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https://www.readbyqxmd.com/read/29656592/the-applicability-of-furfuryl-gelatin-as-a-novel-bioink-for-tissue-engineering-applications
#1
Shweta AnilKumar, Shane C Allen, Nishat Tasnim, Tahmina Akter, Shinhye Park, Alok Kumar, Munmun Chattopadhyay, Yoshihiro Ito, Laura J Suggs, Binata Joddar
Three-dimensional bioprinting is an innovative technique in tissue engineering, to create layer-by-layer structures, required for mimicking body tissues. However, synthetic bioinks do not generally possess high printability and biocompatibility at the same time. So, there is an urgent need for naturally derived bioinks that can exhibit such optimized properties. We used furfuryl-gelatin as a novel, visible-light crosslinkable bioink for fabricating cell-laden structures with high viability. Hyaluronic acid was added as a viscosity enhancer and either Rose Bengal or Riboflavin was used as a visible-light crosslinker...
April 15, 2018: Journal of Biomedical Materials Research. Part B, Applied Biomaterials
https://www.readbyqxmd.com/read/29656237/vascularized-microfluidic-organ-chips-for-drug-screening-disease-models-and-tissue-engineering
#2
REVIEW
Tatsuya Osaki, Vivek Sivathanu, Roger D Kamm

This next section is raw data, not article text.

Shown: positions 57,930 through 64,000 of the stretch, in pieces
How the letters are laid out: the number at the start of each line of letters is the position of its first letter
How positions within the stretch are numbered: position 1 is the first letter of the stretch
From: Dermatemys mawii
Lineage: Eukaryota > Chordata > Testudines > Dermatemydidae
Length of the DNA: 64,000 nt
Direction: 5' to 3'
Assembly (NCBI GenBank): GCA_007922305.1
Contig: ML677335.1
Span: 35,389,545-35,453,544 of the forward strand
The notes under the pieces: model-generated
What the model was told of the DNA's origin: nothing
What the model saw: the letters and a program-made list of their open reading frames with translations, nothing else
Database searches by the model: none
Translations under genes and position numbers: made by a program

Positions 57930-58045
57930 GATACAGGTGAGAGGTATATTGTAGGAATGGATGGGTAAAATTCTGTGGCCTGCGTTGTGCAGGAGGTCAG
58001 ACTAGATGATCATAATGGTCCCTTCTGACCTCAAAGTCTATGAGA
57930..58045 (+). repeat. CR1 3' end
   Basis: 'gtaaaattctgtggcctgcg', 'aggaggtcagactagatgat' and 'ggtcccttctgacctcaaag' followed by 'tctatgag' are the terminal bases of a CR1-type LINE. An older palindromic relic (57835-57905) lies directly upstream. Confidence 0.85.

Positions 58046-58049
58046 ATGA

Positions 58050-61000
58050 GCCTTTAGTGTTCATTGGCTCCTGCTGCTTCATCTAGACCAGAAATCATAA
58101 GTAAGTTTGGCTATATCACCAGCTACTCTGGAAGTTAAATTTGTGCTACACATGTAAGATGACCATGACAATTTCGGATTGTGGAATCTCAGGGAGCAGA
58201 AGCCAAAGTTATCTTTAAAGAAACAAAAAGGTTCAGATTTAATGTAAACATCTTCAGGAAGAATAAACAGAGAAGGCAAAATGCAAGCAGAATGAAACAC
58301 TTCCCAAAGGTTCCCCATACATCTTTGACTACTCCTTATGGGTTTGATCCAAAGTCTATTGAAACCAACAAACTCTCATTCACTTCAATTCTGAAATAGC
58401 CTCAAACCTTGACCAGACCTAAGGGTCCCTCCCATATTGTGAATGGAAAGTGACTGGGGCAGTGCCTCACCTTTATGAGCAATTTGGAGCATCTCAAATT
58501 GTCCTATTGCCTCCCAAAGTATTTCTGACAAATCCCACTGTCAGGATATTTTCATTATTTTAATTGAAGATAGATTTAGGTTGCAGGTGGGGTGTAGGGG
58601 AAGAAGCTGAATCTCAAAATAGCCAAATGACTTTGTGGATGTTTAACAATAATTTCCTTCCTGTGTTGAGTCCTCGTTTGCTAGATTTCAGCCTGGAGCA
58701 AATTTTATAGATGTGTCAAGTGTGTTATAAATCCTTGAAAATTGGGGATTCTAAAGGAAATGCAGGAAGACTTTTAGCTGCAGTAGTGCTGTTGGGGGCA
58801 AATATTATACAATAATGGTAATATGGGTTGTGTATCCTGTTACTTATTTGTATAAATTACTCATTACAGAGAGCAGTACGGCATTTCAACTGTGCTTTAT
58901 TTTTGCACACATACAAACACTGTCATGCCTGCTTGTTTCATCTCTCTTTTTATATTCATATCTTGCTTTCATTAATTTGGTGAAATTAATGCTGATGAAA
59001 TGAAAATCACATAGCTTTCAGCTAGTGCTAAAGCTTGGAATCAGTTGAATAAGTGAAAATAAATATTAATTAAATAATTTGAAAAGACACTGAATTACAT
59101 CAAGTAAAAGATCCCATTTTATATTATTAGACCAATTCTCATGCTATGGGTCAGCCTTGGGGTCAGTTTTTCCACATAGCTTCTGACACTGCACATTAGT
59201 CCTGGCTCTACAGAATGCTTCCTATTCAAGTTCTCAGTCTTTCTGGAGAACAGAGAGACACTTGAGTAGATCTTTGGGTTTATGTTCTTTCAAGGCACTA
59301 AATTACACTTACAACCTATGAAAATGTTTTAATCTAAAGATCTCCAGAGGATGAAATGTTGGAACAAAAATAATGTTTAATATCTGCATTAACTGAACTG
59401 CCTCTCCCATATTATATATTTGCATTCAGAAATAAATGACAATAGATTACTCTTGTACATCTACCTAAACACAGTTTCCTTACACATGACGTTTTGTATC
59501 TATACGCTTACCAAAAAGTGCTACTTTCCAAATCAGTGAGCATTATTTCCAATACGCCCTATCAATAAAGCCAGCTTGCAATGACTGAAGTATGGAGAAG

Vascularization of micro-tissues in vitro has enabled formation of tissues larger than those limited by diffusion with appropriate nutrient/gas exchange as well as waste elimination. Furthermore, angiocrine signaling from the vasculature may be essential in mimicking organ-level functions in these micro-tissues. In drug screening applications, the presence of an appropriate blood-organ barrier in the form of a vasculature and its supporting cells (pericytes, appropriate stromal cells) may be essential to reproducing organ-scale drug delivery pharmacokinetics...
April 12, 2018: Current Opinion in Biotechnology
https://www.readbyqxmd.com/read/29652626/endosteal-and-perivascular-subniches-in-a-3d-bone-marrow-model-for-multiple-myeloma
#3
Maaike Vera Jasmijn Braham, Tilman Ahlfeld, Ashwini Rahul Akkineni, Monique C Minnema, Wouter Dhert, F Cumhur Oner, Catherine Robin, Anja Lode, Michael Gelinsky, Jacqueline Alblas